Hey Sunshine Coast, we need to have 'the talk'
LITTLE is known about the long-term impact of living with mental illness, and yet our population is rapidly ageing.
Today 13% of Australia's population is over the age of 65.
By 2051, 26% of the population will be over 65.
While great advances have been made in talking about and treating mental illness, we believe there is need for a more targeted approach in terms of our older generations.
This is why we are today launching our Let's Talk campaign.
We hope to:
Increase awareness about risk factors and signs of mental illness.
Reduce the stigma older people associate with asking for help.
Investigate the need for more services, support or financial aid.
Are we getting better at talking about mental health?
This poll ended on 11 April 2015.
Yes, mental health is becoming less taboo
No. People still keep these issues to themselves.
I only hear more about it in the media.
This is not a scientific poll. The results reflect only the opinions of those who chose to participate.
Reports say between 10 and 15% of older people experience depression and about 10% experience anxiety.
The Australian Bureau of Statistics says across the nation, the highest age-specific suicide rate for males in 2012 was observed in the 85 plus age group.
The highest age-specific suicide rate for females in 2012 was observed in the 80 to 84 age group, closely followed by the 50 to 54 age group.
Many mental health programs are focused on adolescents.
Peer support and sharing information through experience can play a large role in reducing the stigma surrounding mental illness.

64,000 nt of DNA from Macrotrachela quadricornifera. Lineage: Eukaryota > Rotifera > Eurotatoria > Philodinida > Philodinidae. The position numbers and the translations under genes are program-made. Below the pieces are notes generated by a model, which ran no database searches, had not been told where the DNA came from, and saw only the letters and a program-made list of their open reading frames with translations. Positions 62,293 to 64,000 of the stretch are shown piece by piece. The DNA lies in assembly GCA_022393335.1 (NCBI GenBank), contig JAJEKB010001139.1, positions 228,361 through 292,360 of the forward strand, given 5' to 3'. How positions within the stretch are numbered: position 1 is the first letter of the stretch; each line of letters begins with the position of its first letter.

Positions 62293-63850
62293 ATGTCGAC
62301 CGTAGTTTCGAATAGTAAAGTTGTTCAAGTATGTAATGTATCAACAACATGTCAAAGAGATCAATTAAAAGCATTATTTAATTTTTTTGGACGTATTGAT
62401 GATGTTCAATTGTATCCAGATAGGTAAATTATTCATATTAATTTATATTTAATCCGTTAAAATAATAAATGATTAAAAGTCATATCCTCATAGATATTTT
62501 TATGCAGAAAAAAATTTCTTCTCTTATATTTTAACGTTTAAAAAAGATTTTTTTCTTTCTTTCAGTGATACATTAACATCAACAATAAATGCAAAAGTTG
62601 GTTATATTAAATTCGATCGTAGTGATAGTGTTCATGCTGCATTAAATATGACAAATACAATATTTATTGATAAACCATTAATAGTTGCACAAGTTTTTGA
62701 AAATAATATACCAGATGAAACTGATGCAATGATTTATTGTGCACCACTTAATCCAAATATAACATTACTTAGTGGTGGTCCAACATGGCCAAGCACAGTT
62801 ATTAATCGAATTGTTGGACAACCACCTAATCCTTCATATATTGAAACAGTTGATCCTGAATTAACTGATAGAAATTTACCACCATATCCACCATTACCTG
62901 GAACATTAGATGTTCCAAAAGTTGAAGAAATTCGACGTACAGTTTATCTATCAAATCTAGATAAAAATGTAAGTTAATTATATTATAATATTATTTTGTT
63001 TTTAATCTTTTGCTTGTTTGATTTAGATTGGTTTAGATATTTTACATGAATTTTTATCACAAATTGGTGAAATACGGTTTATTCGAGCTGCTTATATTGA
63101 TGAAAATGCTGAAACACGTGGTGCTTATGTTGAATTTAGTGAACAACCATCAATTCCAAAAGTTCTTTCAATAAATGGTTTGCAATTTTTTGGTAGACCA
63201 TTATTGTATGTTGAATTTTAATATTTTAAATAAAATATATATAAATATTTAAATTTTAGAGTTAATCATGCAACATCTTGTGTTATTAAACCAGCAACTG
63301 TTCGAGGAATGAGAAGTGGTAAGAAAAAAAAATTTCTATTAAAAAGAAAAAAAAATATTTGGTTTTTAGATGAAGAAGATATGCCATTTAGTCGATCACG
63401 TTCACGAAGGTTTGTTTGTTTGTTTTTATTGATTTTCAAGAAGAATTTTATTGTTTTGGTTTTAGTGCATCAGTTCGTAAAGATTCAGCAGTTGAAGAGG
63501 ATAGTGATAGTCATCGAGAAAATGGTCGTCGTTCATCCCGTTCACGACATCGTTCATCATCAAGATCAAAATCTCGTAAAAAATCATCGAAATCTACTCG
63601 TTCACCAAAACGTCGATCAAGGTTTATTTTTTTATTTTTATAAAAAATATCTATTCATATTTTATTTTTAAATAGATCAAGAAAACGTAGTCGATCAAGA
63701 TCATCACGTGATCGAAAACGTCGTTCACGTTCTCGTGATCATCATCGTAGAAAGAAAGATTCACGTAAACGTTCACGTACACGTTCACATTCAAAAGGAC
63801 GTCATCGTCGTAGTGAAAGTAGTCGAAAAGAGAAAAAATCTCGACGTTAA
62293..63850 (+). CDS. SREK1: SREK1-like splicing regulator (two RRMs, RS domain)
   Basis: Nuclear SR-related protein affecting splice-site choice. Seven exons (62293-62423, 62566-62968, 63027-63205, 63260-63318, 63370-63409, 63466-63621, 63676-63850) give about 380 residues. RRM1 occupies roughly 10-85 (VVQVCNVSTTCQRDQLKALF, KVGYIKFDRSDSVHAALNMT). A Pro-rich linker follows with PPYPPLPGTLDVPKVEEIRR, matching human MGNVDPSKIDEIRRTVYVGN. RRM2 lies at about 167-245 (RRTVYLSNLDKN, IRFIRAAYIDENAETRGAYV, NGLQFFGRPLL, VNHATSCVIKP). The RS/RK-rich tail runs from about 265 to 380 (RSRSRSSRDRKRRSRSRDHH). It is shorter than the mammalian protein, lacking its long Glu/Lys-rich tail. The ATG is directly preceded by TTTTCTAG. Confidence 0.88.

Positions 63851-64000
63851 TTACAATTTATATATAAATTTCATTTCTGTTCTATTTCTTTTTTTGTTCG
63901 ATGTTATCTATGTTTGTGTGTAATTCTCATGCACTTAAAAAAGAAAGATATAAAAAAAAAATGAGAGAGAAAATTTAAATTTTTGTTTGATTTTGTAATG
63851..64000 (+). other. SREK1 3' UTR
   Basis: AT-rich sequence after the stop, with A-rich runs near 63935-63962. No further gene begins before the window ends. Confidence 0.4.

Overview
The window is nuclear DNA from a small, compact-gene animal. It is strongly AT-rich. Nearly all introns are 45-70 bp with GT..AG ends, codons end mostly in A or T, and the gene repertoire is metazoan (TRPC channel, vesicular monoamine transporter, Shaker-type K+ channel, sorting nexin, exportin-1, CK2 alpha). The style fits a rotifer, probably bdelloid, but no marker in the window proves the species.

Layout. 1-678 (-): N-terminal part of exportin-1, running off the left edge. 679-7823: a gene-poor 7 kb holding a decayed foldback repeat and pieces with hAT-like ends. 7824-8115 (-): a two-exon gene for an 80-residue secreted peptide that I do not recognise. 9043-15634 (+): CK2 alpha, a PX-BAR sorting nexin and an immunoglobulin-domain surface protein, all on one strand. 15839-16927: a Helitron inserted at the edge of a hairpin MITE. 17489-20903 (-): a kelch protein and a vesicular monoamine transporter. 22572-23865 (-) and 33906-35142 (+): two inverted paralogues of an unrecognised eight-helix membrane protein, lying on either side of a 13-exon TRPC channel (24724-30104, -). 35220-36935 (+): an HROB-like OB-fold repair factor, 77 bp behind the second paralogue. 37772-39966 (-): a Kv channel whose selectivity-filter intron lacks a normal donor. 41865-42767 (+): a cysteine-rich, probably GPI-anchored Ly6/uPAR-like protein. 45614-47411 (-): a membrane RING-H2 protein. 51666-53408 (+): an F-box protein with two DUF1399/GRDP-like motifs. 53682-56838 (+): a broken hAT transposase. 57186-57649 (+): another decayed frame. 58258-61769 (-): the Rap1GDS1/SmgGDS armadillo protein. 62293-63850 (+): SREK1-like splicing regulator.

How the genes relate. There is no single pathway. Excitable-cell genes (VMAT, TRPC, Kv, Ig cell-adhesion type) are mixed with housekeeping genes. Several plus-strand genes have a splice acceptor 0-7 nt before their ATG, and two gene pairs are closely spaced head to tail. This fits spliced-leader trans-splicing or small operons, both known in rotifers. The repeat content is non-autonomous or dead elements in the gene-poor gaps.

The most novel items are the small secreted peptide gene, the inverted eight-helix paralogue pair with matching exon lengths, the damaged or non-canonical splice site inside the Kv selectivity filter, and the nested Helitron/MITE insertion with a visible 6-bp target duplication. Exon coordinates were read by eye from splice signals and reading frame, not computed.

Federal Member for Fisher Mal Brough and former Maroochy mayor Joe Natoli will support the Daily's campaign.
The content for this series of articles is being driven by University of Sunshine Coast journalism students - Vanessa Caton, Luke Simmonds and Ali Bergeron.
Each year the Daily embarks on a campaign with a group of students from the university to both allow them hands on experience of a newsroom and to give them the opportunity to try to improve and contribute to the community by tackling the big issues.
"We know that some people still feel uncomfortable talking about mental health," Daily news director and campaign coordinator Bianca Clare said.
"But it's so important to break down those barriers and tell people it's not taboo.
"We've seen a real shift in attitude in younger generations but we worry that message hasn't reached our older generations.
"We're grateful to people who have opened up to us and we understand it takes courage but the more people willing to talk the more we can help raise awareness and encourage people to ask for help when they need it."
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